Posted by John Byrne in AML Fraud and other things
Make sure you're getting the freshest criminality
It has always intrigued me on how we learn from mistakes, whether intentional (and thus not a mistake) or because of negligence or some other deficiency.
This quandary is top of mind with the recent Broadway production of "Catch Me if You Can," from the book and movie about the life of convicted criminal, Frank Abagnale, Jr. (Note: The title also comes from a mid 60's Dave Clark Five tune for those of you keeping track of my lame use of songs for AML-related purposes)
Abagnale was convicted of engaging in millions of dollars of check fraud in the 1960's and eventually became a paid resource for both law enforcement and the financial sector in stemming such fraud. Whether the banking industry should acknowledge the schemes of Abagnale was the basis of an intense debate at the ABA when I was there working on security-related issues.
Many of our banker committee members flatly told me they would never attend a conference that allowed Abagnale to speak, a position that seemed to change once the Leonardo Dicaprio movie about his life came out and was a financial and critical success. However, it never really changed for the security professionals in banking.
Abagnale was invited and did speak at an ABA Convention, and I sat through his 35- minute presentation (timed to the minute since he had performed many times, by the way) and, while it was touching and entertaining, I could not help but notice that the scams he engaged in were so dated, it was like a speaker telling a high school class today about land-line phones. At least for me, the most interesting thing about the presentation was the story of how an ex-con turned his life around. (Although many would suggest he changed it for a very lucrative new career.) In a new album by one of my favorites, Paul Simon, he writes, "Life is what we make of it, so beautiful or so what." Had Abagnale simply gone away after prison, his youthful check schemes, would have been, "so what," by now.
Abagnale is not the only former criminal that is now offering their expertise to our community. I have heard presentations from those convicted of money laundering as accountants or private bankers that now explain how to adjust an institution's compliance program to improve controls and reporting processes. These presentations also suffer from providing outdated schemes that are now covered by new laws or regulations. To be fair, several have figured this out and have added current examples so that their presentations remain useful to the AML community.
The key for all of us is to not reward the criminal for their acts, but for their information that assists us in our goals to prevent future violations of law. As long as we understand that distinction, both sides can win.
Ensuring AML professionals continue to broaden their horizons: Incident Management
My former employer, the ABA, continues its delivery of a vast array of essential information and resources to their membership because they know that the right folks in the bank will receive the relevant information. At ACAMS, our communications are more of a challenge, because we are trying to ensure that the AML professionals receive relevant and timely information, even if the individual is not aware of the relevance. One such example is "incident management."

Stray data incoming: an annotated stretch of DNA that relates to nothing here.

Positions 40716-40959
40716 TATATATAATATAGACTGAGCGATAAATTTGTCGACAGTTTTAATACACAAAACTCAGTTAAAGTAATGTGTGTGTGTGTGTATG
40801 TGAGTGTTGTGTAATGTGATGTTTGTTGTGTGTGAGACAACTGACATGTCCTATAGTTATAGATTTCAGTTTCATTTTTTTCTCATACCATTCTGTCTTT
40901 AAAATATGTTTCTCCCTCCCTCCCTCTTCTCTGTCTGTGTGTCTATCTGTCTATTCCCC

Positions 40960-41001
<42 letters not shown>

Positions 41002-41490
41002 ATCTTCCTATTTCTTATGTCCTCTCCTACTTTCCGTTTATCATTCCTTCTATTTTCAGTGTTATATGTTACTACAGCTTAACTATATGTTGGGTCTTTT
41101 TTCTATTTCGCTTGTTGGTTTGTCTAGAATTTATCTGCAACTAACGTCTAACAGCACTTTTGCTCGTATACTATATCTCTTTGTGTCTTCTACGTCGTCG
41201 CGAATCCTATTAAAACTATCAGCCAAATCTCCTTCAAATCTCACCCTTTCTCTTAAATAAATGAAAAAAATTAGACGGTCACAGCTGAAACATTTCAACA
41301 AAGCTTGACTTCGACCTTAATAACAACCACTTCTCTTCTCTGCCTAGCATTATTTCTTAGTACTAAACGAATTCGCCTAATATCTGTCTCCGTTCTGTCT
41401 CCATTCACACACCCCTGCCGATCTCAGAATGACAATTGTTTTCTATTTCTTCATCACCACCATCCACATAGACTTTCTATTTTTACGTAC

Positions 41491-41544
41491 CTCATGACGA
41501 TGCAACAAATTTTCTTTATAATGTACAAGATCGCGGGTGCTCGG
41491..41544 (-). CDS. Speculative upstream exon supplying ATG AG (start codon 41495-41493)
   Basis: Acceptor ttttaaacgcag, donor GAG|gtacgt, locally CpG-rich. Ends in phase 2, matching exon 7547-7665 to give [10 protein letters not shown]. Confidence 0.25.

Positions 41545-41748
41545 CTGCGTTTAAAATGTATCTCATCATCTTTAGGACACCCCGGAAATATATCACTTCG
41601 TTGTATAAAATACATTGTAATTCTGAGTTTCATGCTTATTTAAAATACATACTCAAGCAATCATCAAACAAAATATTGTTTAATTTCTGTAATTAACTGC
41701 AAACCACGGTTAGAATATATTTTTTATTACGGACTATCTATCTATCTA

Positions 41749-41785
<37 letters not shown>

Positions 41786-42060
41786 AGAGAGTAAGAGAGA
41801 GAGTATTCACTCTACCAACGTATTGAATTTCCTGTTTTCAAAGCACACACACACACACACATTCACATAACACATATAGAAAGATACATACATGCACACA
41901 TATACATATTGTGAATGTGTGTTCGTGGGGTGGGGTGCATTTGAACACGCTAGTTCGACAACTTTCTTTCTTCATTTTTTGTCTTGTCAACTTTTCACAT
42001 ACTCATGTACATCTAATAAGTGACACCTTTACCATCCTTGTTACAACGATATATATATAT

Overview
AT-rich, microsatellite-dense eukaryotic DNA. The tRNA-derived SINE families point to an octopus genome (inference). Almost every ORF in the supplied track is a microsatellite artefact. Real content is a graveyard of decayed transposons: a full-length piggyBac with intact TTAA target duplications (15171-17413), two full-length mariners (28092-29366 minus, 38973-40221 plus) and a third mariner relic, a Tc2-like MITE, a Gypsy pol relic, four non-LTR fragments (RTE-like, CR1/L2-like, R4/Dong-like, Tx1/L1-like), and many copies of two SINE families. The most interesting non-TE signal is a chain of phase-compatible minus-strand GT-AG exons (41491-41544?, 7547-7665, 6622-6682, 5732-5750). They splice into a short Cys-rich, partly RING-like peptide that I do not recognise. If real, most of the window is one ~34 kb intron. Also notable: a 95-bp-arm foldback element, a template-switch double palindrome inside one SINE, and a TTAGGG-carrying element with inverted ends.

Responding to an incident may seem to be the same as preparing a business continuity plan, but it is a broader discipline.
ACAMS has just held a webinar on this topic for our entire membership and the information provided focused on returning to normalcy (business continuity) and documenting a "concept of operations" for the organization in such disparate areas as external and internal communications and staying compliant with regulatory requirements. One of the many keys for a successful incident management plan is to ensure the safety of people-contractors, staff, and customers.
In the 1980's, anti-money laundering staff only needed to know cash reporting; now the breadth of what we must know, knows no bounds.
Just add incident management to the list.
- About John Byrne, CAMS Byrne is Executive Vice-President of the Association of Certified Anti-Money Laundering Specialists (ACAMS). He has written extensively on AML issues for 25 years and has appeared on television and testified before many congressional committees on AML-related policy issues. Prior to joining ACAMS, John was the Global Regulatory Relations Executive at Bank of America. Previous to that, he worked for the American Bankers Association for 22 years and was responsible for ABA's lobbying, regulatory, and educational efforts on money laundering, and other compliance issues. He received the ABA's Distinguished Services Award and was also the first private sector recipient of the “Director's Medal for Exceptional Service” from the Treasury Department's Financial Crimes Enforcement Network (FinCEN). Byrne can be e-mailed at email@example.com.
From ABA Government Relations:
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HELPFUL LINKS: 2010 American Bankers Association/American Bar Association Money Laundering Enforcement Conference: This longtime favorite of the compliance fraternity was recently held. For those unable to make it to the live conference, recordings, synched to PowerPoints, are available in multiple formats. Click here for details from ABA's audiovisual vendor.